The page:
- A comfortable, low-step, cruiser style electric bike with balanced motor and battery position, multiple fun color choices, and several sizes (also available in high-step)
- Nicer 10-speed drivetrain with clutch for reducing chain bounce and slap, easy to pull hydraulic disc brakes with adjustable-reach levers, reinforced wheelset
- Some step-thru frames can flex but Trek reinforced this one to be stiff and sturdy, the foot-forward geometry, plush saddle, swept-back bars, ergonomic grips, and adjustable angle stem improve comfort and create a relaxed body position
- Priced higher because of the nicer drive system and components plus dealer support and warranty, can feel a little uncomfortable on bumpy terrain because there's no suspension, smaller display isn't as easy to read
$0 (0 €)$18,000 (16,920 €)
0 lbs (0 kg)220 lbs (100 kg)
0 mph (0.0 km/hr)50 mph (80.5 km/hr)
0 watt3,000 watt
0 in (0.00 cm)22 in (55.88 cm)
0 Newton meters250 Nm
The Trek Lift+ electric bikes are designed for comfort, stability, and in the case of the Lowstep model here, accessibility. The 26″ wheel size brings the frame closer to the ground and the sloped top tube offers an approachable 19″ stand over height compared to the high-step model at ~30″ and yet, the frame feels sturdy. I didn’t sense as much frame flex or wobble as some other step-thru models because the battery pack and motor are positioned low and center. There are two sections of tubing vs. a single combined downtube/top tube and the rear section of the frame is reinforced by an extended section of top tube! I’m not sure what the maximum weight capacity is for this e-bike but the reinforced wheelset, smaller diameter wheels, and overbuilt frame suggest 300+ lbs. Whether you’re a larger adult with hip and knee sensitivity who wants an approachable cycling experience or a young person who hasn’t reached their full height yet, the Lift Plus Lowstep offers excellent performance, efficiency, and quality. It utilizes Shimano drivetrain hardware with a 10-speed cassette, Shimano Hydraulic disc brakes with adjustable-reach levers, and the Shimano STePs electric motor/battery/display system. You will pay a bit more for these components, the multiple frame size options, and color choices… but you do get access to a massive dealer network that can provide test rides and post-purchase service. I had a blast test riding both the high-step and low-step versions of this bike and came away with only a few minor complaints. There are no bottle cage bosses (even on the high-step), but you do have mounting points for a rear rack and set of fenders. The display is smaller than some newer Shimano models and the LCD isn’t as bright, but it is removable and intuitive to use. The kickstand isn’t adjustable and I feel that the bike leans a bit far to the left when parked. The battery charger requires a dongle to connect to the pack directly (which could get lost). The lack of any suspension fork or seat post makes it a bit stiff to ride on bumpy terrain. However, this is one of the lightest cruiser style e-bikes I have tested at ~45 lbs and the adjustable stem, swept-back handlebars, ergonomic grips, and plush saddle do a lot for comfort, offering a more upright body position for reduced back and neck strain. Even the seat tube and post are designed with comfort and stability in mind, you can stand over the bike saddle with your feet down and then lift and position them forward to reach the pedals and get decent leg extension when riding.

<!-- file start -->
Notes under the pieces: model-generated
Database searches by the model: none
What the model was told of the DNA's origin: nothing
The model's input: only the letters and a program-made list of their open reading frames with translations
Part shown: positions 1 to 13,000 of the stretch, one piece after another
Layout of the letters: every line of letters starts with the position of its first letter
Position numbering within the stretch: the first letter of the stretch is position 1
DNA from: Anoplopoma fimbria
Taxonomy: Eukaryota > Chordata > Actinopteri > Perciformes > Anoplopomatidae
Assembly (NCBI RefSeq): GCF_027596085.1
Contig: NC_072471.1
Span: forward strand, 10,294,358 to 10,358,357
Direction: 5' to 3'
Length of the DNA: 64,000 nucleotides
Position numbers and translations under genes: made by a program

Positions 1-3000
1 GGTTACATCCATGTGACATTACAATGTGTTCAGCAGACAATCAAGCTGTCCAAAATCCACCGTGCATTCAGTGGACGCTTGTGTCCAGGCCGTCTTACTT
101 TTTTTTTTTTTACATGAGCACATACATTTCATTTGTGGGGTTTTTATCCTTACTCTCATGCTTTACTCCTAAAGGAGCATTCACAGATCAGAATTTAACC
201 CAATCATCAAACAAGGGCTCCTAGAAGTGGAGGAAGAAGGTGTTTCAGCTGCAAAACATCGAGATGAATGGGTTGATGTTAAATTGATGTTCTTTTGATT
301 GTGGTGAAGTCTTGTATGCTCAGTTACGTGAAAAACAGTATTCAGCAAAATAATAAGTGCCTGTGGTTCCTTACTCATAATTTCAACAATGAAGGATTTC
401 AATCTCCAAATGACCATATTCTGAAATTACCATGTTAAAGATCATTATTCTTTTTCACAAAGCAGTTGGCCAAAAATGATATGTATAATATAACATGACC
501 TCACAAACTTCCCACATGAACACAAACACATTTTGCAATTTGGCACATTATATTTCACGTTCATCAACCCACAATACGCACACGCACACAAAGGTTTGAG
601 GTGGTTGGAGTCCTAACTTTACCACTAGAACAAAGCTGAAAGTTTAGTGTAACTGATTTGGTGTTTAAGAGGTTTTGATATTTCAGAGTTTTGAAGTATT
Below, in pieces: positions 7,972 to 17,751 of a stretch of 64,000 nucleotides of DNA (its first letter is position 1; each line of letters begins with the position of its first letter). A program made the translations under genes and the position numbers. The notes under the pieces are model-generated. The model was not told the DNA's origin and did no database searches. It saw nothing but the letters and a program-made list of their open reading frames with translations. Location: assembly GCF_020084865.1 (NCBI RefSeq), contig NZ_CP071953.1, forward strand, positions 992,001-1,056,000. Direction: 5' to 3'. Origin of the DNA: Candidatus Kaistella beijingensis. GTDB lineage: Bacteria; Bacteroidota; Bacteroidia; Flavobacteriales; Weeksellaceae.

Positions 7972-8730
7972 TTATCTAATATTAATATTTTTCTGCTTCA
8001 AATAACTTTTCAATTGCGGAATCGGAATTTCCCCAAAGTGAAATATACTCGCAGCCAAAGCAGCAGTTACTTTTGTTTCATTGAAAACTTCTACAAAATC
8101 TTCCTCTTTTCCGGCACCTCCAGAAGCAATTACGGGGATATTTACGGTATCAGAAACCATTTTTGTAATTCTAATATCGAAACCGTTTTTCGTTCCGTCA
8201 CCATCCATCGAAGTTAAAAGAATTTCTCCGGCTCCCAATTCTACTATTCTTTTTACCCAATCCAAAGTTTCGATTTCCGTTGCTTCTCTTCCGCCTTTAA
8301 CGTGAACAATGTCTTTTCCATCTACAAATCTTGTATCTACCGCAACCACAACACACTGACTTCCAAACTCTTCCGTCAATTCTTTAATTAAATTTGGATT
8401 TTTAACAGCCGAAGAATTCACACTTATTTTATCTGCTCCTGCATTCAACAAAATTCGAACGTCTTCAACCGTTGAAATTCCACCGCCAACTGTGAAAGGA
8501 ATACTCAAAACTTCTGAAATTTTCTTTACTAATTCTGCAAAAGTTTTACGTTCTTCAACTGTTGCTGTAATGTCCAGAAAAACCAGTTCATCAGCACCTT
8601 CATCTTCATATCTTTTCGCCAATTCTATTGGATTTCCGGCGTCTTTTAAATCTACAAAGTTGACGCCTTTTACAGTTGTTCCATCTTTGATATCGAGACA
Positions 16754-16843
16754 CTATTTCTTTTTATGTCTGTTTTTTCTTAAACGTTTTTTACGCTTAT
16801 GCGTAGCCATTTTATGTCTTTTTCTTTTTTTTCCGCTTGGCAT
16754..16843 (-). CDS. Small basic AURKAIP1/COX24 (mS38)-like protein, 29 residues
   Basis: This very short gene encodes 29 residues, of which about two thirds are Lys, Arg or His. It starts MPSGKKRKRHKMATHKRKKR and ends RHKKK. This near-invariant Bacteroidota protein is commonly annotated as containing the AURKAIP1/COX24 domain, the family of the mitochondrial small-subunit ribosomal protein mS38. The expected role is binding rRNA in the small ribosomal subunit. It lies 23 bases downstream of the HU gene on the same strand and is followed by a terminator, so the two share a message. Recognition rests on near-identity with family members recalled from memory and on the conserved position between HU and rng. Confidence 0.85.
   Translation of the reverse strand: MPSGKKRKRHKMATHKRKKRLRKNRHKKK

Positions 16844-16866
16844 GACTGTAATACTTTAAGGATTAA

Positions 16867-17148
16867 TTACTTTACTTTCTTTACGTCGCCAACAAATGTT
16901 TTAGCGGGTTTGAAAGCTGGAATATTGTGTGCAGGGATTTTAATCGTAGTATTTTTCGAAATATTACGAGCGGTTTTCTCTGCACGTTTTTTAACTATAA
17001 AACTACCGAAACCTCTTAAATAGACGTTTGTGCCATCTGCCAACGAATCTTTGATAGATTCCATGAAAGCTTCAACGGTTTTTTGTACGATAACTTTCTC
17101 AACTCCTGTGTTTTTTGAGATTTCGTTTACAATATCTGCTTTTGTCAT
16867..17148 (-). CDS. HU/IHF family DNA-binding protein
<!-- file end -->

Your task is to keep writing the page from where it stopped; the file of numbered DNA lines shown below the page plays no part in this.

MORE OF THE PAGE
Driving the bike is a responsive mid-motor offering 250 watts to 500 watts peak output with up to 50 Newton meters of torque. It’s one of the lower rated mid-motors out there right now, but it’s super capable on paved paths and streets… and it sips on the battery vs. draining it quickly. Some competing brands are now offering similarly “efficient” motors, specifically Bosch with their Active Line, which is lighter and quieter. Professional cyclists only put out 150 to 200 continuous watts when riding longer distance, so a motor that starts at 250 watts but is lighter and quieter than a mountain-specific motor can be a big win. The key is shifting gears, most mid-motors struggle if you’re trying to climb a steep hill while using a high “hard” gear. As demonstrated in the video review above, the chainring starts and stops almost instantly as you apply torque. The motor controller measures rear wheel speed, pedal cadence, and pedal torque to determine when to operate and how much force to apply… it also factors in which assist level you have chosen (Eco, Normal, or High). More power usually comes with more noise, especially at higher RPM as you pedal faster, but it’s not the loudest by any means. Overall, in my opinion, the Shimano E6000 motor is an excellent choice for the Lift+ platform.